With Egypt, the 2010 winners, Nigeria, Cameroon, South Africa and Algeria – all aristocrats of the African game – failing to qualify for next year’s finals, the continental game will certainly wear an unknown face in Equatorial Guinea and Gabon. But there is a fight taking place off the playing pitch that is just as intriguing.
The decision of the Confederation of African Football (CAF) to centralise and directly control the sale of all Nations Cup qualifying matches, thereby denying the 53 national federations making up CAF the right to sign their own television deals with preferred broadcasters, has provoked a furore that is unlikely to end any time soon.
Nigeria and South Africa, the two biggest TV markets for CAF south of the Sahara, if not the entire continent, could not watch selected telecasts of their own games in the qualifying series, after French broadcasting company SportFive got the right to centrally market the games on behalf of CAF.
Football fans in Nigeria had to rely mostly on live, “minute by minute” internet reports to follow their penultimate qualifier against the Barea of Madagascar in Antananarivo on 4 September.
For a football-crazy country that lives, breathes and eats the game – and the fortunes of its struggling national team, the Super Eagles – the television blackout was a bizarre scene in a theatre production of the patently absurd. And fans in the continent’s most populous country had company in their misery, as South Africans fans twiddled their thumbs as Bafana-Bafana played against the Mena of Niger in their crucial away tie in Niamey.
The TV deal the South African Broadcasting Corporation (SABC) had with the South African Football Association (SAFA), which gave them access to all of the country’s home qualifying games, as well as put them in a position to buy, at favourable rates, the rights to their away games, was truncated by the emergence of SportFive, who insisted on completely new deals. SportFive reportedly demanded nearly $700,000 (R5m) from SABC for the rights to broadcast the 4 September game, with the national broadcaster only willing to pay $280,000 (R2m).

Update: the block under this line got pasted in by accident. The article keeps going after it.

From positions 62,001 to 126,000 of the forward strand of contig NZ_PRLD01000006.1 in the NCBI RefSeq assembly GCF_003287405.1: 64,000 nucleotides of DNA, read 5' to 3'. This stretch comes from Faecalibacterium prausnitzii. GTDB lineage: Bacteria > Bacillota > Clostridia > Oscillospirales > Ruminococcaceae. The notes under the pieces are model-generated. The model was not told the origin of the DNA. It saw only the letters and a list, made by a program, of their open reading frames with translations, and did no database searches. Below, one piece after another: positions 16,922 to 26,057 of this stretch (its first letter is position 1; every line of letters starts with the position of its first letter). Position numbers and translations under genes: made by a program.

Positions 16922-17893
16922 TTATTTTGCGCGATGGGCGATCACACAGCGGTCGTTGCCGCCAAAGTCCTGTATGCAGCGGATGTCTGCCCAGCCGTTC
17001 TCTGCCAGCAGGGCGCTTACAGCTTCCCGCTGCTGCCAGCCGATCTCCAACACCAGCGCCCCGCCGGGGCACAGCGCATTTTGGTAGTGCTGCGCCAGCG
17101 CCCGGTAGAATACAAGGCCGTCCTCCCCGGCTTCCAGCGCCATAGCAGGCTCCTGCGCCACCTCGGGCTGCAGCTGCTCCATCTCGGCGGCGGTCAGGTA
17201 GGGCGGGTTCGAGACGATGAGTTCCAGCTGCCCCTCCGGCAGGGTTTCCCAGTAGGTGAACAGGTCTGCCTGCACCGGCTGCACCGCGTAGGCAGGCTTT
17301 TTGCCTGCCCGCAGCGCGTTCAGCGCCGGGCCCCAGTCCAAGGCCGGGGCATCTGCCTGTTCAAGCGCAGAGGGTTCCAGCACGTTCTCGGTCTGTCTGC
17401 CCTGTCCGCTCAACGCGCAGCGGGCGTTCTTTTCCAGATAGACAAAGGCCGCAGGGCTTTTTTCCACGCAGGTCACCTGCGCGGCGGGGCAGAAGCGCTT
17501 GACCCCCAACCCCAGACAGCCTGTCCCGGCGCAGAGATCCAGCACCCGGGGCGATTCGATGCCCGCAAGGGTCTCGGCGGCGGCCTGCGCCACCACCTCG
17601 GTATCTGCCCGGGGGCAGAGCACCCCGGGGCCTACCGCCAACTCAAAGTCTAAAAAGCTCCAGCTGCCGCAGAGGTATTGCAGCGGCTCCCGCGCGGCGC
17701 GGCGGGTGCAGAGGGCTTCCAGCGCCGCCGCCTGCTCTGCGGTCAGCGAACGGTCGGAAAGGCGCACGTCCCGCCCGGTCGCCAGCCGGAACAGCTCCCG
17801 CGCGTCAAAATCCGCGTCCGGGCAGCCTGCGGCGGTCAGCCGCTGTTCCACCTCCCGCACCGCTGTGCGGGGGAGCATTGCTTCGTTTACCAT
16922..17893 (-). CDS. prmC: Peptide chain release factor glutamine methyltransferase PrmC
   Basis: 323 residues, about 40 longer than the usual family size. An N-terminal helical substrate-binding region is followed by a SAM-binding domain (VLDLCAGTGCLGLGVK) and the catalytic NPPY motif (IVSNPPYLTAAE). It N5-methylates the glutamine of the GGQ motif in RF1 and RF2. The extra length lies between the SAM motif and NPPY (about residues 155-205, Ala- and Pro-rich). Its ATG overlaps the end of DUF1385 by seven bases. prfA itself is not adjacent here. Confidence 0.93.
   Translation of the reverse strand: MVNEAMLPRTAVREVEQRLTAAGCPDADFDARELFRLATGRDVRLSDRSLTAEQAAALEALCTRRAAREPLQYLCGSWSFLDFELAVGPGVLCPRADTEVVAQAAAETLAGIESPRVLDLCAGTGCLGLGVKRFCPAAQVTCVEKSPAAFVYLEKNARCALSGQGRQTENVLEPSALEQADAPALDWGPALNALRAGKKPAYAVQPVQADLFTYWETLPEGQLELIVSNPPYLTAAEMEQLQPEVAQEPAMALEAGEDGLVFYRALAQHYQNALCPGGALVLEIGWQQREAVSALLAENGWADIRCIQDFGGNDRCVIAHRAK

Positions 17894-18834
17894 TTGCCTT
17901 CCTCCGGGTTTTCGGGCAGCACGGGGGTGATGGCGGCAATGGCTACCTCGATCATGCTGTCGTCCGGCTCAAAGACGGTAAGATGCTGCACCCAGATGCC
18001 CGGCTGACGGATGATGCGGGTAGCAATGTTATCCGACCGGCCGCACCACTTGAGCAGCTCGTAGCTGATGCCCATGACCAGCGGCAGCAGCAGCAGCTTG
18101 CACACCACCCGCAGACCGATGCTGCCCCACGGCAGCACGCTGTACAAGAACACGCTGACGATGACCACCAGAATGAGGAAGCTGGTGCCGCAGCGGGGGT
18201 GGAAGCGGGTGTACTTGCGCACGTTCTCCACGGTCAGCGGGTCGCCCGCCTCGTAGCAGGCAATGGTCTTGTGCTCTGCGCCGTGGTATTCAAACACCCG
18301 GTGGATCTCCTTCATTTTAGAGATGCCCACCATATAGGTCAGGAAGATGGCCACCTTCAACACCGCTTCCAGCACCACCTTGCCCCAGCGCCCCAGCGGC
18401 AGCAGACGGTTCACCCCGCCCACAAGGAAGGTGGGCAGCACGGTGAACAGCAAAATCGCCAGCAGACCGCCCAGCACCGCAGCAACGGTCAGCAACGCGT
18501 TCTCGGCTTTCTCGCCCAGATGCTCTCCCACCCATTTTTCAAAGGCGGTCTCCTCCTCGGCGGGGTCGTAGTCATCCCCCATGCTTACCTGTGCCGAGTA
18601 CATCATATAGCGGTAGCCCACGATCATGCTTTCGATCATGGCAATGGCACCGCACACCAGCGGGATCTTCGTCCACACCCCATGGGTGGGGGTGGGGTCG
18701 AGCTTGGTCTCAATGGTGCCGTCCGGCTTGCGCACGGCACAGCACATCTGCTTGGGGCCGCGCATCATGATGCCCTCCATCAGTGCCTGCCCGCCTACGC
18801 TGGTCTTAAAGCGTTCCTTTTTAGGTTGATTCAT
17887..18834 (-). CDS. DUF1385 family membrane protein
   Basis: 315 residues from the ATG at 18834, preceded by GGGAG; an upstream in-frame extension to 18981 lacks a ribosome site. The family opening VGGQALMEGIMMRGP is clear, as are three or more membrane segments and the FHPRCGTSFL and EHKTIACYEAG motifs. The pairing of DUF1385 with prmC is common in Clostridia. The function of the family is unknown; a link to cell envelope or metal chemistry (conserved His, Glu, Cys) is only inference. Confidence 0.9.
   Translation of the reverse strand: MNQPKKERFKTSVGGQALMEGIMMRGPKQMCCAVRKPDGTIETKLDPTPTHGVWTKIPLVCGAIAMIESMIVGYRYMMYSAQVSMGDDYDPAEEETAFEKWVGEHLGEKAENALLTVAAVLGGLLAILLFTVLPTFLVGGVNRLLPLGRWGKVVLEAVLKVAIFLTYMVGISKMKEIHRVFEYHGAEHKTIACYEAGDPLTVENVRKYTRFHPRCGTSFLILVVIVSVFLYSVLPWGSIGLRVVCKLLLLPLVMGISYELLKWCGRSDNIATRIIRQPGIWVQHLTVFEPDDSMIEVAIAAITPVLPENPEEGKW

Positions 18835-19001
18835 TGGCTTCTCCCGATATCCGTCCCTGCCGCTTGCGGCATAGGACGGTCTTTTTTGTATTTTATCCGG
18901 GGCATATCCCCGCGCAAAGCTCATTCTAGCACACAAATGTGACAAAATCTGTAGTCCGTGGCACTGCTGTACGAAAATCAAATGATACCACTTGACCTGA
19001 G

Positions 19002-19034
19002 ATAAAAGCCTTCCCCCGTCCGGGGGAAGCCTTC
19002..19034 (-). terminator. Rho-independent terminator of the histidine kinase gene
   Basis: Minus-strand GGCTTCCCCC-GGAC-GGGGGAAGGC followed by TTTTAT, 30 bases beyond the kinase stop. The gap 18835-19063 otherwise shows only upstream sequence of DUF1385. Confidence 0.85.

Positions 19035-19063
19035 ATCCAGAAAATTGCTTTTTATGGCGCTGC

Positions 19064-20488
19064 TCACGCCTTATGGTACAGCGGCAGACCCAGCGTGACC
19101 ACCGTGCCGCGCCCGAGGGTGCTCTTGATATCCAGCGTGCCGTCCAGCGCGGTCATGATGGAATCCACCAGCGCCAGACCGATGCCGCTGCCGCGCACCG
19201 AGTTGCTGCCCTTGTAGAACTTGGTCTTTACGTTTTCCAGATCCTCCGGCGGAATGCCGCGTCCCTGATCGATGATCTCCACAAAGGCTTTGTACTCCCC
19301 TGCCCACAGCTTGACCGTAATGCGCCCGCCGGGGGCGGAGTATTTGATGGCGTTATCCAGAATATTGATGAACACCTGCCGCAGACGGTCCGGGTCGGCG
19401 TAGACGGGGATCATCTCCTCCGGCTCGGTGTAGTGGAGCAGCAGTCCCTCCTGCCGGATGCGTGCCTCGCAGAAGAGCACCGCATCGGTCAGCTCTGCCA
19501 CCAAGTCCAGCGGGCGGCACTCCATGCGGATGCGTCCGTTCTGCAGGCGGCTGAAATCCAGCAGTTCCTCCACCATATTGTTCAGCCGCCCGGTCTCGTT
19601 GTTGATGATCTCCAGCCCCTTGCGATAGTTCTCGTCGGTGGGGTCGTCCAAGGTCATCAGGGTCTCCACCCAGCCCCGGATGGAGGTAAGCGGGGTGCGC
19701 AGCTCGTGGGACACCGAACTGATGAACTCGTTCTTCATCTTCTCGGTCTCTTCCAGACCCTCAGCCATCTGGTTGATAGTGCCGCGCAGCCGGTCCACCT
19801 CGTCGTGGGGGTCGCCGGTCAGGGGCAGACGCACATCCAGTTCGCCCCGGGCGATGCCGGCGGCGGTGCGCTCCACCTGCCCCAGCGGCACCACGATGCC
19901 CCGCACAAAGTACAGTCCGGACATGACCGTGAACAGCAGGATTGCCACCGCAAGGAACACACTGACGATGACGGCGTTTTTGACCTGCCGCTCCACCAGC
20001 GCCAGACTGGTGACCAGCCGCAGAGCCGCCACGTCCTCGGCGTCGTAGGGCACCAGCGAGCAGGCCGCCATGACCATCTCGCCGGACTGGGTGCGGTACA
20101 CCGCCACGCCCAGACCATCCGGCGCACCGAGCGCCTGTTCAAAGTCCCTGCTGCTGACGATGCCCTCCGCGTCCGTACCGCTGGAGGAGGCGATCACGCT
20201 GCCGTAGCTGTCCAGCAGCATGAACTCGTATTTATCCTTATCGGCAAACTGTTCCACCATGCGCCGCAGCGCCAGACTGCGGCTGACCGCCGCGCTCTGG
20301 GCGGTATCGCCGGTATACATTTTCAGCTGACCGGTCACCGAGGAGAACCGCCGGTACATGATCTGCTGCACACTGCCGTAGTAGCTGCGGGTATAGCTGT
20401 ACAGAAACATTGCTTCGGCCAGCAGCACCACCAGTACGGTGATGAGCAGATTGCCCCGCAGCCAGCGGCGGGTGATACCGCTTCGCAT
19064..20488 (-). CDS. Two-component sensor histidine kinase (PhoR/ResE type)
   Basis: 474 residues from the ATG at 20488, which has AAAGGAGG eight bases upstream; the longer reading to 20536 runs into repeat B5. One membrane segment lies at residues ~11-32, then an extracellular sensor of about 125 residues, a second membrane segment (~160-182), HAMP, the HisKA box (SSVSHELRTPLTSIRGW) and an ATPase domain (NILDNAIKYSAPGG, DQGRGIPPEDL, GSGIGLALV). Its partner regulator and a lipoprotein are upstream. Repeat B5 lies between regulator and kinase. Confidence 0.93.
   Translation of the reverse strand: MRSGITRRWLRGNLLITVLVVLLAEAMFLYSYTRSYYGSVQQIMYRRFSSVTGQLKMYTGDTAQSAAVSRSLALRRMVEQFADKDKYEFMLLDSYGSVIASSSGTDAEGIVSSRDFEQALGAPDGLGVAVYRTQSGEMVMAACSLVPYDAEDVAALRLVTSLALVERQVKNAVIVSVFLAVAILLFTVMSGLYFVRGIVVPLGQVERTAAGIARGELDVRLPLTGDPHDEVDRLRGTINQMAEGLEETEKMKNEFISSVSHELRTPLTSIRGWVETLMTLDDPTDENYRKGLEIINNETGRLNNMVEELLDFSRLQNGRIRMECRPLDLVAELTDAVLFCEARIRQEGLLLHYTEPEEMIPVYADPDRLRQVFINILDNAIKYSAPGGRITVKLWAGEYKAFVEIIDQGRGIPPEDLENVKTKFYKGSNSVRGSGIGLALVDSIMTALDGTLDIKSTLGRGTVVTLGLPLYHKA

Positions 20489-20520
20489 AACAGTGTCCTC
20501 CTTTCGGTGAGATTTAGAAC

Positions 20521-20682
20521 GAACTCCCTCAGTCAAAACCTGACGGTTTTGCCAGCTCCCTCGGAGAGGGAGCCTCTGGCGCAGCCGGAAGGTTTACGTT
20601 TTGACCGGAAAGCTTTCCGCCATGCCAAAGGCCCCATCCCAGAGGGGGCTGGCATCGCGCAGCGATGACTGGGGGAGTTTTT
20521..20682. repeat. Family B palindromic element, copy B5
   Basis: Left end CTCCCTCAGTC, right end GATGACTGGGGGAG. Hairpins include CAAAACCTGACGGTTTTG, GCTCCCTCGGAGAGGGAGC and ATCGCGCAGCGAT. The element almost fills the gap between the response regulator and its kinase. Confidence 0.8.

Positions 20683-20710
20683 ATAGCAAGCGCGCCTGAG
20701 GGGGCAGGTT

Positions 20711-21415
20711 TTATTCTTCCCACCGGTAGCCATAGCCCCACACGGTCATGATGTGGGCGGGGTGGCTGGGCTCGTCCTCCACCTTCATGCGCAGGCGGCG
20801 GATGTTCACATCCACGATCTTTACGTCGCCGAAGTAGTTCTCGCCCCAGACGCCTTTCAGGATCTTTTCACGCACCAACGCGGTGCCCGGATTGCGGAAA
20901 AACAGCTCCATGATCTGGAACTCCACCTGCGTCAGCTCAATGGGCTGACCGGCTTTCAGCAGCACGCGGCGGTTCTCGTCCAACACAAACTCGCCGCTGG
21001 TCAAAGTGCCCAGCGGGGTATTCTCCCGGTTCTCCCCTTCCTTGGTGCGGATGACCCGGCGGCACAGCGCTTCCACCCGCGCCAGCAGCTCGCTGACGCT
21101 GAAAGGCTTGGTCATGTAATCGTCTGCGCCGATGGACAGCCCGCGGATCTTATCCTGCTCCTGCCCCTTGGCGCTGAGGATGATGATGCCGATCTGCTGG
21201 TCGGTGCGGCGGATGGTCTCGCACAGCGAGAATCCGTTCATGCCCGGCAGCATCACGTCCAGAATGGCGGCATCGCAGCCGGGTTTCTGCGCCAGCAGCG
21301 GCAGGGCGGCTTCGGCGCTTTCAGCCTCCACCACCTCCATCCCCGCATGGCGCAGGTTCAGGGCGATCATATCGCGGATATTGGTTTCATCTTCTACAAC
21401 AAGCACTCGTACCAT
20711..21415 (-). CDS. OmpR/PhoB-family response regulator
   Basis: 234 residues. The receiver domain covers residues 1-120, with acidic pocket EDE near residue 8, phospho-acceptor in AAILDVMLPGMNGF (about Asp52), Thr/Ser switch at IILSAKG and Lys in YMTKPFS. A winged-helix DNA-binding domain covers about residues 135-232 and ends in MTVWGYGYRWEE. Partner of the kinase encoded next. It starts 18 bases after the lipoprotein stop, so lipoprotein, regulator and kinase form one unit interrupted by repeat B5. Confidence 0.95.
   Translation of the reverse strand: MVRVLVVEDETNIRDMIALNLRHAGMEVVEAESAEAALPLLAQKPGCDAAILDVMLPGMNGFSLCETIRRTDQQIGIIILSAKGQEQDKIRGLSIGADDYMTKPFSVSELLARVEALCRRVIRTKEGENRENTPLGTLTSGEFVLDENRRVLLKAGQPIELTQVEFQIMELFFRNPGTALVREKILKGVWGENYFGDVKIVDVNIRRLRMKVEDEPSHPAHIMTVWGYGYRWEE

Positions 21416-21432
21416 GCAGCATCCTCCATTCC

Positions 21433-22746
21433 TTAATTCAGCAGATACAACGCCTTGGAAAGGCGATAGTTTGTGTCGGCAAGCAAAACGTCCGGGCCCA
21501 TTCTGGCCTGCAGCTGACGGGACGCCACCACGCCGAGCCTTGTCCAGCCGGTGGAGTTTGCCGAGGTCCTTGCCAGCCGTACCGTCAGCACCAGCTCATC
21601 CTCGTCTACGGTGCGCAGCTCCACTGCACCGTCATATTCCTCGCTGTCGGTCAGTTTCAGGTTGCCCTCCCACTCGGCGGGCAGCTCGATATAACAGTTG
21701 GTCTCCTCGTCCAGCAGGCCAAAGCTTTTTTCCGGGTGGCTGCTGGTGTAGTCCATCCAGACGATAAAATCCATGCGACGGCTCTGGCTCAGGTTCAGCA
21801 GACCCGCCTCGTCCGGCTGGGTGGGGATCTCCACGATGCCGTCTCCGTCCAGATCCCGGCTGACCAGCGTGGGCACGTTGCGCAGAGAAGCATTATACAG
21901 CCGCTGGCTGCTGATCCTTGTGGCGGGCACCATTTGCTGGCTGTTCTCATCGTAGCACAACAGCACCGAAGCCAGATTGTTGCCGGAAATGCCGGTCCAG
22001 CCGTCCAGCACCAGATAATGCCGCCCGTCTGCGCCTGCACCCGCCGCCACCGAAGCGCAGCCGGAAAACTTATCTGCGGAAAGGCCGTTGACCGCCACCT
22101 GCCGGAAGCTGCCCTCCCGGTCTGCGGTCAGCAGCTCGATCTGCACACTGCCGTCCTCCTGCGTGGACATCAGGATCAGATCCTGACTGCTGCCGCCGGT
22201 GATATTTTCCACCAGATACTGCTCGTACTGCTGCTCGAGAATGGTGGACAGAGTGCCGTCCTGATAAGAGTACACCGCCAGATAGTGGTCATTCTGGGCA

“The going rate for matches involving top ten African teams is around R1.4 million ($195,000) maximum. The SABC was even willing to make a better offer [than] the going rate… but the rights holder was unwilling to accept the offer made by the SABC,” the organisation said in a statement.
With just hours before the game in Niamey, SABC reportedly agreed on a fee with SportFive, but the satellite link failed and the live match could not be transmitted.
In Nigeria, where matches involving the national team are normally transmitted, terrestrially, by Africa Independent Television (AIT) and on satellite by SuperSport – with both having valid and subsisting contracts with the Nigerian Football Federation (NFF) – both rejected, like SABC, to pay what they regarded as extortionate rates to transmit the game against Madagascar.
“We are not going to be held to ransom by SportFive,” a manager of one of the broadcasters, who sought anonymity, told New African.
The last but one Nations Cup home qualifier, against Ethiopia in Abuja, which is normally produced by SuperSport, with clear and sharp pictures, was subsequently done by NTA, the national broadcaster, with backing from SportFive, even though the NTA lack the equipment and technical know-how to produce high quality telecasts.